‘Deciding to take the IB was somewhat of a late decision for me; I began year 12 taking four A Levels, and switched over to the IB after two weeks of sixth form. Despite this unconventional start I am very glad that I made the transition. I relished the breadth and diversity of the IB and its unique benefits. The Extended Essay, for example, has helped me enormously in writing critical research essays during my degree, teaching me skills such as referencing and academic formats which I otherwise would not have been exposed to. Moreover, TOK is an excellent way to develop your critical thinking, on both an abstract and material plane. Even CAS hours provide a welcome break and really help to enhance your personal statement and CV. The holism of the program is what I really learnt to embrace – the ability to traverse the peripheries between subjects and ideas has undoubtedly prepared me for the independent and open nature of university life. The small classes, the increased number of contact hours and the dedicated peers you’ll encounter through the IB are a really great advantage too.’

Alex Cameron: Currently studying Medicine at St Georges.

‘My decision to take the International Baccalaureate was a swift one. When I came to choose my options I recognised that as an aspiring medic, it would be beneficial to continue studying maths alongside the three subjects that I wanted to take- biology, chemistry and history. The realisation that the IB would allow me to do this, along with the fact that I enjoyed foreign languages and English, made my final decision on which sixth form path to take surprisingly easy.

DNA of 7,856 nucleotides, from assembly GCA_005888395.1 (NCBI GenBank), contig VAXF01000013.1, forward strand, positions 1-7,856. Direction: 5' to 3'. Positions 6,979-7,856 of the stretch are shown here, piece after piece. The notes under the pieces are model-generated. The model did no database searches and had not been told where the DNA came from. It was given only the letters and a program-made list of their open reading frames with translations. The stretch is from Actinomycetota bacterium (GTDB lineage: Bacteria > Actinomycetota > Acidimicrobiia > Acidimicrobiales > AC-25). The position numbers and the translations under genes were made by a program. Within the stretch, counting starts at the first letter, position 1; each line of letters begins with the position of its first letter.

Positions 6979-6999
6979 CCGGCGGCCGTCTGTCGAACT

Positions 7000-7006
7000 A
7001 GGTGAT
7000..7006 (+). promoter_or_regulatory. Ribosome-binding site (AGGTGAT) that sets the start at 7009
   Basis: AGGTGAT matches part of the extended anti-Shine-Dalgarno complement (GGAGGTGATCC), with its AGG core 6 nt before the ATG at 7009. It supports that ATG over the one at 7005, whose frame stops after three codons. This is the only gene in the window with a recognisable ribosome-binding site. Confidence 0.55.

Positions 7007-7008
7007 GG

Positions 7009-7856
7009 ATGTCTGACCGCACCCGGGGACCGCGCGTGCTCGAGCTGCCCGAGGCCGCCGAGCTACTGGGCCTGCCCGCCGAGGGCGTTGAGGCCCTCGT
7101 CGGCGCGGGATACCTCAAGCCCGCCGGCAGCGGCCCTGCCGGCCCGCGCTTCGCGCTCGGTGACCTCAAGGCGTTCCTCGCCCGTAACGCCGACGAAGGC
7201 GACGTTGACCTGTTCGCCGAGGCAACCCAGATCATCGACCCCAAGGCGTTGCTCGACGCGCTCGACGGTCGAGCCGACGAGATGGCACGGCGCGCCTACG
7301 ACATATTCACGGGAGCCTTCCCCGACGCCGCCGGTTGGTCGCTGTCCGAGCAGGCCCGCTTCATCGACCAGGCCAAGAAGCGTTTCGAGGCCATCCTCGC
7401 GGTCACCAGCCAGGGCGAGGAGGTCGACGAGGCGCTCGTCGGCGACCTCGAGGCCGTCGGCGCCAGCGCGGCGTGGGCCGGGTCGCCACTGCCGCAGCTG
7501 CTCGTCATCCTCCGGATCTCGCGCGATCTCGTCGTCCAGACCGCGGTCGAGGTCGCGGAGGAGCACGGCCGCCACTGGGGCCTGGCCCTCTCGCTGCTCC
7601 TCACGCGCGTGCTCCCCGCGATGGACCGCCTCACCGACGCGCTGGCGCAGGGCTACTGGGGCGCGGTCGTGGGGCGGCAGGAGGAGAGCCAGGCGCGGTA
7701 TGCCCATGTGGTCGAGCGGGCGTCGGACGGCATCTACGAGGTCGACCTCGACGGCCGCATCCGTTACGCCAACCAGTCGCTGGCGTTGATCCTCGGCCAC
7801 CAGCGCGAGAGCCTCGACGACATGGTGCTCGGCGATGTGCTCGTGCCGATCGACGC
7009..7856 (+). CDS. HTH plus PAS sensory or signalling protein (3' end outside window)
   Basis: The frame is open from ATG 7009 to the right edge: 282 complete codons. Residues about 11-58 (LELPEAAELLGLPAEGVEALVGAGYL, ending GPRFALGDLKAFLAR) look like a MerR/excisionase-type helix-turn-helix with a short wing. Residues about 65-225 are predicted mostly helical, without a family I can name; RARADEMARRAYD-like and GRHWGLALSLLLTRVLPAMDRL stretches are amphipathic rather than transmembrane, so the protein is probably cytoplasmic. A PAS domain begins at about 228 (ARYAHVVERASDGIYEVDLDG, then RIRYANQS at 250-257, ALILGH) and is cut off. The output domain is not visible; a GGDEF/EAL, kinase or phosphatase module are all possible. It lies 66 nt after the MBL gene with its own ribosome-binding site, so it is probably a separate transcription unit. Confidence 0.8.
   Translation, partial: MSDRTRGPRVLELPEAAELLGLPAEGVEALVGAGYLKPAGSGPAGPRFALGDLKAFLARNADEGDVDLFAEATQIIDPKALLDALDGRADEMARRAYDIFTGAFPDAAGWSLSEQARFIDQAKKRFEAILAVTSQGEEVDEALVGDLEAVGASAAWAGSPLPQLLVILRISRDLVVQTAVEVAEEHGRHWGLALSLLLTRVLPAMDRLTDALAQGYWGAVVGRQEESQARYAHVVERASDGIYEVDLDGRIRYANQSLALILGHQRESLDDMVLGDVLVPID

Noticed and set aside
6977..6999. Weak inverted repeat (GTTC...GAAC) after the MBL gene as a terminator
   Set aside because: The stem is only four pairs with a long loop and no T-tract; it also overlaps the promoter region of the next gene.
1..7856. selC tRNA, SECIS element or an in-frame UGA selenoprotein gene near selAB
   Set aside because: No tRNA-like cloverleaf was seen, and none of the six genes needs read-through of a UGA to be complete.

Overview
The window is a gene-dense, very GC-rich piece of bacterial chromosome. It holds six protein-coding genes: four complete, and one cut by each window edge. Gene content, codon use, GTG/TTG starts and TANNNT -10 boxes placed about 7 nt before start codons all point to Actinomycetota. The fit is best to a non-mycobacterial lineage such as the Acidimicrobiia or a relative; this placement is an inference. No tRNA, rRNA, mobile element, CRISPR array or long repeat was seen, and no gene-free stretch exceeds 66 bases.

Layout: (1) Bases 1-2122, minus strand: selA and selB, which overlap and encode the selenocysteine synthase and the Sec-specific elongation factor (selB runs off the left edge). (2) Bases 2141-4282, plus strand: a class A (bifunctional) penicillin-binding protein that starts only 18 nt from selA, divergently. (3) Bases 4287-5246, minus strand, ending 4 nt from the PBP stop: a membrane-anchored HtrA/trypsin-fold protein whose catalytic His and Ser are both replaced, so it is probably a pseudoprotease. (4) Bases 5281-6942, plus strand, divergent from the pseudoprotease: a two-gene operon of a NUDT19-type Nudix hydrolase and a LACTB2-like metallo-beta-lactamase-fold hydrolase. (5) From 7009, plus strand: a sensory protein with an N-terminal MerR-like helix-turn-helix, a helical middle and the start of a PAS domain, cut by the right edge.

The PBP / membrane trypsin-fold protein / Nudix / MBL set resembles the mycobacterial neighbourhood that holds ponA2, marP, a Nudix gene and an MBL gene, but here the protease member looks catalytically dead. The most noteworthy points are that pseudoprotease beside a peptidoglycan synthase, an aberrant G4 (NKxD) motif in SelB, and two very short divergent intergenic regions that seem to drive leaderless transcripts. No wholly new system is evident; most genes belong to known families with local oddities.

Throughout my two years completing the IB, I acquired many skills that have aided me in my first year as a medical student. Managing 6 subjects, helped develop time management skills that have been invaluable when it comes to keeping track of everything I need to know about topics such as human anatomy, cellular biology and physical examinations, just to name a few. The fact that each IB subject contains a coursework element in which you are required to undertake some degree of independent research has truly benefitted me when it came to writing essays in the first year of university. TOK particularly helped to improve my ability to quickly get my head around complex concepts along with my proficiency in evaluation and reasoning, crucial for me in terms of discussing medical ethics but I believe these skills are beneficial across a plethora of degrees and professions.

Another benefit that I found with the IB was the CAS programme, which ensured that I maintained a work- life balance throughout sixth form and into my life at university. This aspect of the course provided me with opportunities to volunteer abroad and continue with activities that I already enjoyed doing and perhaps wouldn’t have prioritised during the stress of applying to universities.

The IB was demanding but also incredibly rewarding, not only for the sense of achievement on completion of the course but also for the close friendships and camaraderie that we formed supporting each other.’

Azjargal Duurenjargal: Currently studying the IB at RGS

‘As an IB student, I have gained a deep appreciation for broadening my horizons in multiple areas and engaging with subjects through applying TOK. By developing knowledge from a worldwide perspective and being encouraged to partake in more activities, the curriculum has been really refreshing.’

Elizabeth Castell: Currently studying the IB at RGS

‘Doing the IB has offered me opportunities to push myself that have not been presented with any qualification I have done before. The various subject groups and the holistic nature of the learning experience has been influential in my development as more confident and well-rounded learner. I recommend the diploma to anyone who is looking to stretch themselves as an individual.’

What sort of learner will you become on the IB?

The comprehensive curriculum that you will study on the IB allows you to develop skills that form the IB learner profile. These skills typify those required to succeed in study and employment. They are unique to the IB and help individuals become responsible members of a local, national and global community.